Why Maine Lobster Rolls Are the Best Lobster Rolls
People feel very strongly about their lobster roll. Whether it's Connecticut-, New England-, or Maine-style, passions are easily inflamed. To see why one group thinks their style is superior, we talked to the dudes from Luke's Lobster, Maine-style slingers with locations from New York to Bethesda to Chicago and beyond. Here's why they think their style is the crustacean king.
1. They use Maine lobster
The most important thing in any roll: you've got the right lobster. When one imagines a lobster they usually think of the American lobster, Homarus americanus, rather than the clawless rock lobsters found in tropical waters. And when one thinks of what state is famous for lobsters, one thinks of Maine. Lobsters from there are the best in the world due to the cold, non-polluted waters and sustainable management of the fishery. Most people would prefer an Idaho potato over, say, an Alabama potato. Right?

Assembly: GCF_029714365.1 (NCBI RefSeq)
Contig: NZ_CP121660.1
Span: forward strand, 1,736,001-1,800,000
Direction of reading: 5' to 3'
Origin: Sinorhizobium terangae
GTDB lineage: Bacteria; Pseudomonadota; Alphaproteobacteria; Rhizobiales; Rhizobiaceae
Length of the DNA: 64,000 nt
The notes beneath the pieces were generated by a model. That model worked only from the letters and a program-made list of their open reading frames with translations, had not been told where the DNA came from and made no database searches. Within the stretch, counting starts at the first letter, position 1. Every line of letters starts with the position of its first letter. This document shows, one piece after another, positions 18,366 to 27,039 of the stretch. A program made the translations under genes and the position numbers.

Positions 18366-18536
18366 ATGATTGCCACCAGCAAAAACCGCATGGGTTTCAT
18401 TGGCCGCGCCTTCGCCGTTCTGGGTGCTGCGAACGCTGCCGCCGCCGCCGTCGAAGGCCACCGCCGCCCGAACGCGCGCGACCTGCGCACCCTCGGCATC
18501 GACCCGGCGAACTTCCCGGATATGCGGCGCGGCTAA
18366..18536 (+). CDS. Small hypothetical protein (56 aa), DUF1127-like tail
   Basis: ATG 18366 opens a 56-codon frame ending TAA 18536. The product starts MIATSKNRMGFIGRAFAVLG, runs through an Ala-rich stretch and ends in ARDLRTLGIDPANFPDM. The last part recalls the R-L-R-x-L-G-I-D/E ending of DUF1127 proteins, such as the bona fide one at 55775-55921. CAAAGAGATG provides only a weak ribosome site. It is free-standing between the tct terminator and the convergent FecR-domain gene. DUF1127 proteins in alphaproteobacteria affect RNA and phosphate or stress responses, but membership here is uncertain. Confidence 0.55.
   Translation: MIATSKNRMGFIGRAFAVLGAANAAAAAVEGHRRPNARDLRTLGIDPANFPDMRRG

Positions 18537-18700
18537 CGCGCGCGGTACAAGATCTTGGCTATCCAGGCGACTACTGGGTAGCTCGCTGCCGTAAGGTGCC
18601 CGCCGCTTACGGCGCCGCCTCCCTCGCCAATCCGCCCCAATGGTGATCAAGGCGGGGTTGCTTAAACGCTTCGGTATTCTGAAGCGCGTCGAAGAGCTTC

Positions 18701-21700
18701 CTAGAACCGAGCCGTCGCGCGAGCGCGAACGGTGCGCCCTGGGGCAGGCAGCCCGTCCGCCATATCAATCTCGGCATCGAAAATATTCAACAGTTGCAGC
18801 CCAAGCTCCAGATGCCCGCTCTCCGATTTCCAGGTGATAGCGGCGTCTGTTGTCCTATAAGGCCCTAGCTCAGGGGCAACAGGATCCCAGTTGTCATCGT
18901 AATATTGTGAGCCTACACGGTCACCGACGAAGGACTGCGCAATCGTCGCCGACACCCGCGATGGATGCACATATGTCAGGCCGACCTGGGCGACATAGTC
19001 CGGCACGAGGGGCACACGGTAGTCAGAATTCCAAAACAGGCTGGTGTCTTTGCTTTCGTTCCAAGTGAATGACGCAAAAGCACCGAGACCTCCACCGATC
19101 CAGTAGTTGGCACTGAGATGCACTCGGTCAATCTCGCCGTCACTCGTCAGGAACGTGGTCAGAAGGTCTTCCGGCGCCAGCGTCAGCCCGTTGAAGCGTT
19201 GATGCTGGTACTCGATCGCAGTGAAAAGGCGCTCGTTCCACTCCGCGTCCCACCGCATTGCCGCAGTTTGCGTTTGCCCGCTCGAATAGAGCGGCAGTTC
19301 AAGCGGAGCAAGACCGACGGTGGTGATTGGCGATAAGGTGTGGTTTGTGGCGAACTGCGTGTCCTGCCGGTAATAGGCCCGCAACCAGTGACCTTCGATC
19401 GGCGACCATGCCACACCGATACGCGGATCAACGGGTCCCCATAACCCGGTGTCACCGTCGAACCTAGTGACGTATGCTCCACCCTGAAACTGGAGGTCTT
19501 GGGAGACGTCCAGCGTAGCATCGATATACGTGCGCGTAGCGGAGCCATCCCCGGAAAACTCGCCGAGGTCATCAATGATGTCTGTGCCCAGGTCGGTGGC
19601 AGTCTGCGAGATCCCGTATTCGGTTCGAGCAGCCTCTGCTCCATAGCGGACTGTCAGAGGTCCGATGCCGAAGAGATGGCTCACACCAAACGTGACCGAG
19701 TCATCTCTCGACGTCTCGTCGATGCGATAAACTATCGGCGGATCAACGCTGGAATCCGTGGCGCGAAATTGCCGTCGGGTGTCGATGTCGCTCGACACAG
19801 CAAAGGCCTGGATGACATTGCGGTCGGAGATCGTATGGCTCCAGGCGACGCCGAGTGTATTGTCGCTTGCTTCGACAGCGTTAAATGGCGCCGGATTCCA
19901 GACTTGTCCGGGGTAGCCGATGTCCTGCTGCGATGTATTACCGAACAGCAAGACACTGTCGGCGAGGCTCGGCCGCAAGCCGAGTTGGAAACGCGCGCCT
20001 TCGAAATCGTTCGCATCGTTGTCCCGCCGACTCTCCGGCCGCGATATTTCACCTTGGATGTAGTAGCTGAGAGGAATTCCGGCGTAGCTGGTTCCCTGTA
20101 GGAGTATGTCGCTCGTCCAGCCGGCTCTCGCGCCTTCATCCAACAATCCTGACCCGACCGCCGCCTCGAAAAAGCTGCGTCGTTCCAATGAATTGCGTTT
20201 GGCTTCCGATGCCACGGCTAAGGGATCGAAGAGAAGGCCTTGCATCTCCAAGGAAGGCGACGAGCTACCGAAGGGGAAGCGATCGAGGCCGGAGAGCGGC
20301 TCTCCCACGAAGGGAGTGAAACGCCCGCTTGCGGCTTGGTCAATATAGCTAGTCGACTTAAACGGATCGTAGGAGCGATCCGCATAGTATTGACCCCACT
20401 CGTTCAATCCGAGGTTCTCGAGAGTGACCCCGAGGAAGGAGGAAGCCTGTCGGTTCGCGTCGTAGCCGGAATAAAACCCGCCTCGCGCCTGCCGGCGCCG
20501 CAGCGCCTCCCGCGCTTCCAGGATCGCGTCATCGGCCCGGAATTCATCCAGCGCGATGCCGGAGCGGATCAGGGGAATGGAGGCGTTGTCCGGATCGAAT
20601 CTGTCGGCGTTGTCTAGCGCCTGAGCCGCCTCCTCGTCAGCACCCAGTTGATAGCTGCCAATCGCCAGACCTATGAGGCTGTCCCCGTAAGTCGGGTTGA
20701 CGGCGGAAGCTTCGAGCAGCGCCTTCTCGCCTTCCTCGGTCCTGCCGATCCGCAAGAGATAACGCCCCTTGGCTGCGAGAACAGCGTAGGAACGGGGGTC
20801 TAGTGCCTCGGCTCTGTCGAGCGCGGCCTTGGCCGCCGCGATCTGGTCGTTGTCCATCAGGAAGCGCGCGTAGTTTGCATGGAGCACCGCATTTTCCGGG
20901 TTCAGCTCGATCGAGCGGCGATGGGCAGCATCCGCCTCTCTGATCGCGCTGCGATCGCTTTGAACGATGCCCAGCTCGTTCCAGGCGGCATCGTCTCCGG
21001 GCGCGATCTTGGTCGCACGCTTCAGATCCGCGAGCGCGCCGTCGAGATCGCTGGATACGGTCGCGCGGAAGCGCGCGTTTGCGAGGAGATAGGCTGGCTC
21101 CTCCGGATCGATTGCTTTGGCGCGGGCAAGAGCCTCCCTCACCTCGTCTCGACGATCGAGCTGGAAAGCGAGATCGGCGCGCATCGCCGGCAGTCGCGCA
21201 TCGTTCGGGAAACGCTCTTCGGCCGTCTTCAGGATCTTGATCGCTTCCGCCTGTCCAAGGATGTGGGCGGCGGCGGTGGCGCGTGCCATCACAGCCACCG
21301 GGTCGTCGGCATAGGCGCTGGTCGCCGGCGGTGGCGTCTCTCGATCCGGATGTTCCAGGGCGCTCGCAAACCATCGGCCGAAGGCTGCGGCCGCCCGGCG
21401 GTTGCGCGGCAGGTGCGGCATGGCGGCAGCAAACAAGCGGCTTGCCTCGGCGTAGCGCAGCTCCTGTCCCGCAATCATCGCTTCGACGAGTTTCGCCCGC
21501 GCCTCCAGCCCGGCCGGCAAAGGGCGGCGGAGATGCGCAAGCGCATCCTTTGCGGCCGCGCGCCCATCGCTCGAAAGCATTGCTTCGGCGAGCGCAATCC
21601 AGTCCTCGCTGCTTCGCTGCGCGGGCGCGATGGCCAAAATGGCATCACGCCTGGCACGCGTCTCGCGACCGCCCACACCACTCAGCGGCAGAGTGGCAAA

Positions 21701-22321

2. They don't use tail meat
Tail meat? Are you a barbarian? The delicate flesh of the knuckle and claw are where the best flavor and texture are. While the tail is nice, it's either chopped and mixed up into a lobster salad or just too thick and unwieldy to belong in a proper roll.
3. They're not "dragged through the garden"
Meaning Main-style rolls aren't covered in celery, parsley, spinach, or whatever weird vegetable shenanigans New England-style lobster rolls try to pull. No, Maine-style ensures the lobster shines with each bite, not an herb garden.
4. It's only got a little bit of mayo
Maine-style prides itself on using barely a whisper of mayo, just enough to bring out the natural flavor without overwhelming it. New England rolls tend to slop the stuff on and Connecticut rolls go straight butter, which can lead to a greasy mess.
5. It's served cold
One of the keys to good sandwich flavor is balancing hot and cold elements. A hot, buttered bun with cold lobster? Sublime. Hot lobster with a warm bun and, like, warm butter? No bueno, brother. Or as they would say in Maine, "No bueno, brother" (they speak Spanish there, too, you know).